After voting down the President's proposed American Jobs Act, Senate Republicans decided they better come up with their own jobs plan, which they finally unveiled today. As Senator Graham said, "We have to be for something." Good for you, Lindsey Graham! No more "Party of No"! It's about time that the Republicans start acting like a party in favor of something or other.
Let's take a look at the Republican plan and find out what the Republicans are for. First of all, according to the AP story, the bill makes sure to include nothing that would overlap in any way whatsoever with Obama's plan. So one thing we know that the Republicans are for is being against any idea that the president supports. Next, the bill would repeal the Affordable Care Act, what the Republicans like to call Obamacare. So we know that the Republicans are in favor of "no Obamacare." I guess that means we also know that the Republicans are for passing a bill that they know for certain will be vetoed by the president. (Mitch McConnell criticized the president's jobs bill as a political charade, since the president should have known that anything he proposed would be unanimously opposed by the Republicans. Republicans know that their bill will never become law either; wouldn't McConnell have to agree it is a charade also?)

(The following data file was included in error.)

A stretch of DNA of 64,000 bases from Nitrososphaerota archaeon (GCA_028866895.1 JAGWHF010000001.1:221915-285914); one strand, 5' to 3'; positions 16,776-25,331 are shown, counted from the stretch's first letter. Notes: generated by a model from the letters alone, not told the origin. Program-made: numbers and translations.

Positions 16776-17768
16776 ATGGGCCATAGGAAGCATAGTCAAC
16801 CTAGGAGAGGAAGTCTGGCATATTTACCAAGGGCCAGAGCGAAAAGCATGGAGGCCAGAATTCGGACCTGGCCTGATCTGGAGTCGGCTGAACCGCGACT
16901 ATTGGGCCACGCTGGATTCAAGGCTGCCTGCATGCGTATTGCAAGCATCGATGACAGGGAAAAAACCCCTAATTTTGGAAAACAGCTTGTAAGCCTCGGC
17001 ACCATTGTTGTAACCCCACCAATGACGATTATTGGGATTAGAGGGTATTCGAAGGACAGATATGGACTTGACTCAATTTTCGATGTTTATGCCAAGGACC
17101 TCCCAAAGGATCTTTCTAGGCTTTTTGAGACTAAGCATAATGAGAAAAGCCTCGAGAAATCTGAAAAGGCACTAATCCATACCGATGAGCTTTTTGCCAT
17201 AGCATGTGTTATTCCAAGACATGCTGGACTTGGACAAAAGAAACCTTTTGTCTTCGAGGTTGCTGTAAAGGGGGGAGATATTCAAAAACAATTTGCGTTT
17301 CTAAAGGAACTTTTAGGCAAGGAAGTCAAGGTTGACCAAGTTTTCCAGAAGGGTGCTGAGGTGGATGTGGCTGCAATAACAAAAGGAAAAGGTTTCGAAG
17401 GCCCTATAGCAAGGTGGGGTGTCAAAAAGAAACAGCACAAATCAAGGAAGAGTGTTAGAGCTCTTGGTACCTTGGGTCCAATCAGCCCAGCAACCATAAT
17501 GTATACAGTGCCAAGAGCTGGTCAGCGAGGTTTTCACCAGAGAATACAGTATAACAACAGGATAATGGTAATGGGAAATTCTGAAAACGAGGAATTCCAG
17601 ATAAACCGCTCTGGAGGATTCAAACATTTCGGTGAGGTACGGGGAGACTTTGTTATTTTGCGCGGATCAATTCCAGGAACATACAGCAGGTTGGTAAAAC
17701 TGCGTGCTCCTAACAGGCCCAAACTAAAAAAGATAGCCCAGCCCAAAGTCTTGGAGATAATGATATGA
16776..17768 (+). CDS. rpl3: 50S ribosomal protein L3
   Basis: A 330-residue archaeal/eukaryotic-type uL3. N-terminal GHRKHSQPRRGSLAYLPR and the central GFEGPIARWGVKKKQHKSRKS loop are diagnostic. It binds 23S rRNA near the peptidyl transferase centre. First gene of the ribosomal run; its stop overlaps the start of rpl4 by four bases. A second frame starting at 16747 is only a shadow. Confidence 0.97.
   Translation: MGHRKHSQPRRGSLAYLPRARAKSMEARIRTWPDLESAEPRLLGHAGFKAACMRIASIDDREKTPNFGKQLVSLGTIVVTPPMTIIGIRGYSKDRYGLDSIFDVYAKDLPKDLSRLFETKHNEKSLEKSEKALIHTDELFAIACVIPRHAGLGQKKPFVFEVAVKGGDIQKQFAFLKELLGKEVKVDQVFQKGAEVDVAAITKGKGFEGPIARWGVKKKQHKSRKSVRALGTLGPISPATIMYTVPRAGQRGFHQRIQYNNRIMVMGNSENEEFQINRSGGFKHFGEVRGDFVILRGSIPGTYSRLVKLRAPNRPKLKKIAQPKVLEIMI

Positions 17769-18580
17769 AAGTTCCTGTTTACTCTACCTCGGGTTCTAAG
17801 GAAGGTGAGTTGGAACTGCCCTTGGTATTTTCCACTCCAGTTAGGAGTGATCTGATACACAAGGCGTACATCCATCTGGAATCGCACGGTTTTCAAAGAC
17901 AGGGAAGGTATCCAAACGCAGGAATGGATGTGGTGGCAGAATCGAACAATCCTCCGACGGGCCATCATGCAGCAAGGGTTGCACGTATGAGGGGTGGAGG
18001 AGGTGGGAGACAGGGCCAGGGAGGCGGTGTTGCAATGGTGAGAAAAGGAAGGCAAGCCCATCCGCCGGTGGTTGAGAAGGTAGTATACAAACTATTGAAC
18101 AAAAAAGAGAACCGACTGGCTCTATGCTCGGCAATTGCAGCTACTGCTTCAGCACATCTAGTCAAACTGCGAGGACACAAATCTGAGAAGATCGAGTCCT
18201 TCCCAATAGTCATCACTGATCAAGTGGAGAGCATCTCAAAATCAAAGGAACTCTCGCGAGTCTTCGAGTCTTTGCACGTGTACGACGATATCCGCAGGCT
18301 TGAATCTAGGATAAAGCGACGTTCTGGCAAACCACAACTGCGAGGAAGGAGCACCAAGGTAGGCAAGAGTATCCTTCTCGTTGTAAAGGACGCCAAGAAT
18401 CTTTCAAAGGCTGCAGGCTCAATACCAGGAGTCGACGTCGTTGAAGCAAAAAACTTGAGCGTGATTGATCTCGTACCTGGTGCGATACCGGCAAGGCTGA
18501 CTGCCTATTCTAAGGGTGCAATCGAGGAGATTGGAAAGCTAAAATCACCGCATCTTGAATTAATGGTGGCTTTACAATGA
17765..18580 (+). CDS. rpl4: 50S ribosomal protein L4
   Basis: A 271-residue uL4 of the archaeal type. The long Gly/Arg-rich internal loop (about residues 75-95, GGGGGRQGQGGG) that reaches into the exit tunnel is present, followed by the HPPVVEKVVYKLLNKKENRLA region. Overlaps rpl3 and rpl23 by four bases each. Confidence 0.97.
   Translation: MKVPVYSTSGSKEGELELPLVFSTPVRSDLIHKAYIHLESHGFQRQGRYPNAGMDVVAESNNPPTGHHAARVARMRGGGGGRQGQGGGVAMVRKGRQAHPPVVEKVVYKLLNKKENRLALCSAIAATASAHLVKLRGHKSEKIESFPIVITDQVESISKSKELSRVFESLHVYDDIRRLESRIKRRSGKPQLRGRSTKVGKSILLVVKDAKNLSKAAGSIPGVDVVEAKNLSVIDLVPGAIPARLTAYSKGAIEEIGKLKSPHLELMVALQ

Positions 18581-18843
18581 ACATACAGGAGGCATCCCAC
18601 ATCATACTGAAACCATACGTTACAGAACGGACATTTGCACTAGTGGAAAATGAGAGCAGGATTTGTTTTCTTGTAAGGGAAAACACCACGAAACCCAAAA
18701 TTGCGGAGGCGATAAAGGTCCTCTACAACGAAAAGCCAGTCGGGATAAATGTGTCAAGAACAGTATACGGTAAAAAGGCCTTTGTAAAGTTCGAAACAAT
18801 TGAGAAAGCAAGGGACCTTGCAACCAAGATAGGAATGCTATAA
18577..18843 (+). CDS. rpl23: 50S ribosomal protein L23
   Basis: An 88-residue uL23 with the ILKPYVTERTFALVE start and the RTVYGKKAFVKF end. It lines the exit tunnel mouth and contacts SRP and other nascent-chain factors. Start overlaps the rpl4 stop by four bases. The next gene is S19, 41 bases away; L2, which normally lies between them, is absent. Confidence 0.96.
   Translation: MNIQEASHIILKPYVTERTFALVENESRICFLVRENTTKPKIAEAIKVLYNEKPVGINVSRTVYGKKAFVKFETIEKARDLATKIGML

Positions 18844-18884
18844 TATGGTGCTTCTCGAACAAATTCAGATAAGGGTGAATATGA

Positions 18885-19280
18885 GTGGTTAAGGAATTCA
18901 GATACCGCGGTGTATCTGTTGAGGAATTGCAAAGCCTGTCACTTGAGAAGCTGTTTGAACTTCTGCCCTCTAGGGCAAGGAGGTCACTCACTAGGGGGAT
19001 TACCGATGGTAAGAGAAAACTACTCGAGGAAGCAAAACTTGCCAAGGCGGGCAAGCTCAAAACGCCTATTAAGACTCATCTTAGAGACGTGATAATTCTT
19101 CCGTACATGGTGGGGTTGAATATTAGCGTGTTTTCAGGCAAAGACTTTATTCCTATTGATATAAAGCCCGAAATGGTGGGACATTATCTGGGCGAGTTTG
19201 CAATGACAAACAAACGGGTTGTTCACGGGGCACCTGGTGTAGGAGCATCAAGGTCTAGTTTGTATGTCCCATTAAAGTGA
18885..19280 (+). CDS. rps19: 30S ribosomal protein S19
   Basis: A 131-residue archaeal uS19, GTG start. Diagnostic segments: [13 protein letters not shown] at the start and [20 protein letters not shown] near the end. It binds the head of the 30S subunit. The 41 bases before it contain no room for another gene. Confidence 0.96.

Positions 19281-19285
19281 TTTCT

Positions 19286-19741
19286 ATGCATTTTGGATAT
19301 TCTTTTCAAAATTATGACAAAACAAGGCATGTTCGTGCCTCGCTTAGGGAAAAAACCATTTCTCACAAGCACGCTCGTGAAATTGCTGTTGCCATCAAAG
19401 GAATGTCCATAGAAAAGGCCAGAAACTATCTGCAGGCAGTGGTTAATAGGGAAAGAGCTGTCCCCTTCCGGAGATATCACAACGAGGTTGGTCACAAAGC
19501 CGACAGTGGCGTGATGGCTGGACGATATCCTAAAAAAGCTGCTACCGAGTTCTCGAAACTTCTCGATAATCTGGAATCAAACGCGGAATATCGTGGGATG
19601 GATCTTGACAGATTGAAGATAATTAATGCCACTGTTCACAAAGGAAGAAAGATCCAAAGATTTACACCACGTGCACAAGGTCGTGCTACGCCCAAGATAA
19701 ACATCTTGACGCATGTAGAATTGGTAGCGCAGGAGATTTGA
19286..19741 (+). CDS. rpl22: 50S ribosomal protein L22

The Republican "jobs" bill would also repeal last year's financial reform legislation, so we know that the Republicans are in favor of being against financial reform. And also a moratorium on regulations, so we see that Republicans are for not having any new regulations. The Republican proposal also includes cutting taxes and cutting spending of course. But going along with priority number one above, they would cut different taxes than the Obama plan would cut. (Obama wants to cut payroll taxes; Republicans want to cut the top marginal rate down to 25%)
To recap, here is what the Republicans' jobs plan is for: NO to anything that the president might sign, NO to health care, NO to regulation, and NO to taxes. Maybe it would be fair to call the Republican jobs plan, the NO jobs plan.
(Results of Republicans' previous jobs plan shown in red; Democrats' current plan in blue: actual historical data, 2008-11) Doesn't this chart clearly demonstrate that what we need is more blue and less red?